by Ezra HaLevi
Author David Raab, who survived one of history's most audacious terrorist acts, spoke with Israel National Radio's Eve Harrow about his new book, "Terror in Black September."
Raab spoke about his decision, years later, to compile archived documents and testimony surrounding the three-week drama of being held as a hostage by PLO terrorists in
"The situation in Jordan then was very similar to what was going on in Gaza just a few months ago, with the Palestinian Authority nominally in charge but in fact Hamas running rampant through the streets, running its own checkpoints and basically a state within a state," Raab explains of the political environment surrounding the episode. "In 1970, Yasser Arafat and the PLO were playing [the Hamas] role and King Hussein was at his wits end."
On Sunday, September 6, 1970, 17-year-old Raab, his mother and his four younger siblings boarded a plane in Tel Aviv after spending the summer in
The teenage Raab – he preserves his original memories recorded immediately after the saga by using italics in his book – first recalled a spate of hijackings to
Raab's book is unique in that it uses the methods of the so-called New Historians in
"There were a couple of US Defense Department officials sitting nearby who began cutting out sections of classified documents and eating them," Raab recalls, speaking with hindsight of what seemed a bizarre response to the terrorists' announcement at the time. "They were returning from a series of meetings in the
Raab and the rest of the passengers on the flight began circling over the Jordanian desert, where the terrorists forced the crew to land without a real runway. "We landed on salt flats in the desert," he said. "The pilot was very worried and thought we would crash on landing."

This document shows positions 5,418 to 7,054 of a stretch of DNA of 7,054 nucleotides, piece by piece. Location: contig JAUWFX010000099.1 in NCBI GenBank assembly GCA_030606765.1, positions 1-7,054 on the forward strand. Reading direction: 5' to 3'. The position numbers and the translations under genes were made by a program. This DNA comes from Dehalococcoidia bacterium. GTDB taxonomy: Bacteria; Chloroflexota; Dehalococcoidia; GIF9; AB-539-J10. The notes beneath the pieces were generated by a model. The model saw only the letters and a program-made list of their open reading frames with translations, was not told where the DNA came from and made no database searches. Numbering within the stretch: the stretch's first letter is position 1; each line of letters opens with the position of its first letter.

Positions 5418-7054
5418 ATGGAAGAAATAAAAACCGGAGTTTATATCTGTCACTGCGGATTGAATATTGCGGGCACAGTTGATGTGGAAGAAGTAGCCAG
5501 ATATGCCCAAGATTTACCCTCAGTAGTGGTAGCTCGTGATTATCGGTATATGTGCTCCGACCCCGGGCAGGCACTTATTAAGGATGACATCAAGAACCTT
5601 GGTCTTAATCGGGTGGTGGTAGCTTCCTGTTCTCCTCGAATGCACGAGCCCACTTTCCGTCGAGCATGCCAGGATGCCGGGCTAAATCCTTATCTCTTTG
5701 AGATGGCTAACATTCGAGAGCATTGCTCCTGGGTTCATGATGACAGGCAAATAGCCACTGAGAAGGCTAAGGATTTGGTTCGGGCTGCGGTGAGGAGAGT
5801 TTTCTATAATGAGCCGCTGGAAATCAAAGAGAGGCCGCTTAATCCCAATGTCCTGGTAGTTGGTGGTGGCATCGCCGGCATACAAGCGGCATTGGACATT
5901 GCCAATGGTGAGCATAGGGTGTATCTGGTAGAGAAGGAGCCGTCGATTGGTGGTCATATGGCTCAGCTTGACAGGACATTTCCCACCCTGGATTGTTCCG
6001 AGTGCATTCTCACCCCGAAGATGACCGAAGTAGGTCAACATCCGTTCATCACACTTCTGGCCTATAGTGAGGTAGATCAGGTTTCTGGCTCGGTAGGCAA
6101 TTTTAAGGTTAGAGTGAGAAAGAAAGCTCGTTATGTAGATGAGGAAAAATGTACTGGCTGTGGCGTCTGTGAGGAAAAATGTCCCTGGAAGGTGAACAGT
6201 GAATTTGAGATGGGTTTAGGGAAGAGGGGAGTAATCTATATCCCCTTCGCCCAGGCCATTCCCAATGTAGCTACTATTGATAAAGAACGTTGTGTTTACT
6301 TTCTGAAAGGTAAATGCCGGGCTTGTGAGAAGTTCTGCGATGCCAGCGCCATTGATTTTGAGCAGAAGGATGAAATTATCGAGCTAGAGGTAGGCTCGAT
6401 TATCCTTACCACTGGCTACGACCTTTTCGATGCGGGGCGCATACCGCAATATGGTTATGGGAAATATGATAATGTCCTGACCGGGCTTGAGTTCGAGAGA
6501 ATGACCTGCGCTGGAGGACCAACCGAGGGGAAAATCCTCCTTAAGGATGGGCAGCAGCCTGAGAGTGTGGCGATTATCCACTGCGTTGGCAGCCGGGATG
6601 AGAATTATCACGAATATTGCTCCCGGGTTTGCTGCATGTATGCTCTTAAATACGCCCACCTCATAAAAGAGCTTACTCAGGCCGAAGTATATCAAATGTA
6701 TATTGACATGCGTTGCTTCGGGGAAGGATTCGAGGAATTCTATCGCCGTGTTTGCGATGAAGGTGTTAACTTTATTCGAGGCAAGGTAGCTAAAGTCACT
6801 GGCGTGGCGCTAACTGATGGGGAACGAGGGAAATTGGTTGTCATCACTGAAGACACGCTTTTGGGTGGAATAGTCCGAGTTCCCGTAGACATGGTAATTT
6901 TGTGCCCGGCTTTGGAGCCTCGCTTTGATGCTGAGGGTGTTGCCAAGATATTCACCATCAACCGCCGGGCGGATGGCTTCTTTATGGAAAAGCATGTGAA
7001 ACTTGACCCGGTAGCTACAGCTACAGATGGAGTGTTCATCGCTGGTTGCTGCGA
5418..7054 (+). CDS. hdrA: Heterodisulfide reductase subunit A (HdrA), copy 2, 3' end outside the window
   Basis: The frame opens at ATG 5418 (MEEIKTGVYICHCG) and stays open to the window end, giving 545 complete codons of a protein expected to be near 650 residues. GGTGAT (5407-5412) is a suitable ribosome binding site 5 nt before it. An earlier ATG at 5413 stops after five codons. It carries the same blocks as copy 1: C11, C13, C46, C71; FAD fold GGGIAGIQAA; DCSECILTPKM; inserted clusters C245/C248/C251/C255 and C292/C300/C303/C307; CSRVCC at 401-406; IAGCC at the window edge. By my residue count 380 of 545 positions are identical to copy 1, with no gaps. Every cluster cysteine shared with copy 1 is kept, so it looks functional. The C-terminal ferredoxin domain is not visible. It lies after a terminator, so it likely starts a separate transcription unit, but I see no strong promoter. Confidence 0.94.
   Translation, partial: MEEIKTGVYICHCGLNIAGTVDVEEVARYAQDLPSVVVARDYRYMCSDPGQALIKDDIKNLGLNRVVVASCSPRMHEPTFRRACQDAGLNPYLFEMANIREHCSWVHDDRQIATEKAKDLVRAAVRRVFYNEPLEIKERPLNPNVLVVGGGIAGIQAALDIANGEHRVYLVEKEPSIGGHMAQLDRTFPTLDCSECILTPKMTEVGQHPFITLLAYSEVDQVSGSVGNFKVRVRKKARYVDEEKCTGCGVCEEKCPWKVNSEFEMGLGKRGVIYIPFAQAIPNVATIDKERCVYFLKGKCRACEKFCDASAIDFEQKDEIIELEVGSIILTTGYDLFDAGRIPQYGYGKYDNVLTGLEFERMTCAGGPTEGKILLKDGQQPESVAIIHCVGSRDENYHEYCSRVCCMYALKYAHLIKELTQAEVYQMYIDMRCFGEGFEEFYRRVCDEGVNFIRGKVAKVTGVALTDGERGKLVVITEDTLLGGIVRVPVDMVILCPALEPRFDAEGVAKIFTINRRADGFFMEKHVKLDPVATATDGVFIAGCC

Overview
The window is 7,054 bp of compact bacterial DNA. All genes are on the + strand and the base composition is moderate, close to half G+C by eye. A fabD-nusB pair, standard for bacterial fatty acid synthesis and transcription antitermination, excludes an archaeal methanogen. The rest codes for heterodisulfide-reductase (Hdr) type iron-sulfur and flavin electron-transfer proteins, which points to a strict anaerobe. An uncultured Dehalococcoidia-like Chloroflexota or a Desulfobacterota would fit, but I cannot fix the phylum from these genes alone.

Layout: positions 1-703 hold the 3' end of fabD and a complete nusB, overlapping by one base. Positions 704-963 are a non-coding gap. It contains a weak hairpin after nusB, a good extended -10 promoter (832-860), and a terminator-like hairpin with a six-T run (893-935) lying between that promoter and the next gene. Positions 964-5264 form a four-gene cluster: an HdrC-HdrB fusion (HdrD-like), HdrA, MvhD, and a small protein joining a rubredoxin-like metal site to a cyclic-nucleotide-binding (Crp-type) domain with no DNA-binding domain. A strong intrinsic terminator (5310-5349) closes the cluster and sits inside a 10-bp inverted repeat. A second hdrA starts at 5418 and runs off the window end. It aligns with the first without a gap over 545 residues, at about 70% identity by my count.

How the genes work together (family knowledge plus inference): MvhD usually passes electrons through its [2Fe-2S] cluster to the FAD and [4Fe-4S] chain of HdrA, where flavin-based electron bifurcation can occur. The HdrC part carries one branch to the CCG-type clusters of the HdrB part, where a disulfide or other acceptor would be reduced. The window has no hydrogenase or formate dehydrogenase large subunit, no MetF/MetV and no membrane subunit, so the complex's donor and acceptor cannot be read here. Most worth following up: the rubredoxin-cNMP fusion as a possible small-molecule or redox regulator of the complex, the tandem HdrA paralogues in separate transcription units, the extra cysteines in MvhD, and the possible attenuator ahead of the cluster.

Thus began what Raab terms "a three-week nightmare." The PLO terrorists turned off all the lights on the plane, collected the passengers' passports and asked them to fill out forms with their names, addresses and religions.
"At the time just being in
A second plane, this one Swissair, had also been hijacked over Europe on its way to the
Two more planes had been successfully hijacked that day in addition to a failed attempt to take an El Al flight - a record that held until the attacks on September 11, 2001. "They hijacked a Pan Am 747 also out of Europe, took it to Cairo and wired it with explosives, lit the fuse while the plane was still in the air, and the plane blew up only seconds after the last passengers had exited," Raab recalls.
The terrorists demanded that
The PLO was an umbrella organization of which PFLP was a part. Yasser Arafat applauded the PFLP for the "spectacular hijack." King Hussein was furious with Arafat. "This was the last straw as it was a real slap in the face to Hussein," Raab said. "These terror groups had now brought hundreds of innocent civilians to his country and he was powerless to do anything about it because we were hostage to these terror organizations."
After a week filled with tension and sheer terror for the passengers – which can only be understood by reading Raab's detailed account - the planes were blown up and most of the women and children were sent home. The PFLP held on to 54 people, including 38 Americans. Raab was one of them.
"I was 17, Jewish and they claimed that I was an Israeli soldier," he said. The book recounts his family agonizing over how to get rid of a costume IDF uniform they had purchased and photos they had taken with real soldiers.
"They took people off in groups at first. I was taken as part of a group of seven people they claimed were Israeli soldiers, even though we were all Americans. We were all Jewish (except one) and between the ages of 17 and 35. There were only two adult males who were Israeli – and they were dual Israeli-US citizens. One of the miracles of this whole episode were that there were not more, first of all, and that there were no pure adult male Israeli citizens.
"The Palestinians at first thought that it was a bluff. They claimed that there were about 50 Israelis on board. In those days they didn't have automated reservation systems and it took quite a few days until the world realized there were no Israeli citizens on board and they were really all Americans. The
"Well, I survived," Raab laughed. "How I survived is very interesting, but you'll have to read the book.
"For the last ten days we actually sat in the middle of a civil war. After the PLO and PFLP had blown up the planes and held onto the 54, King Hussein decided the time had come to crack down on the PLO. And this was encouraged by the
"By Wednesday, September 16, we were 32 Americans in a three-room apartment in
"It affected me in a lot of ways, in terms of priorities in life. I became obsessed with
For more information or to purchase the book, visit terrorinblackseptember.com
Copyright - Original materials copyright (c) by the authors.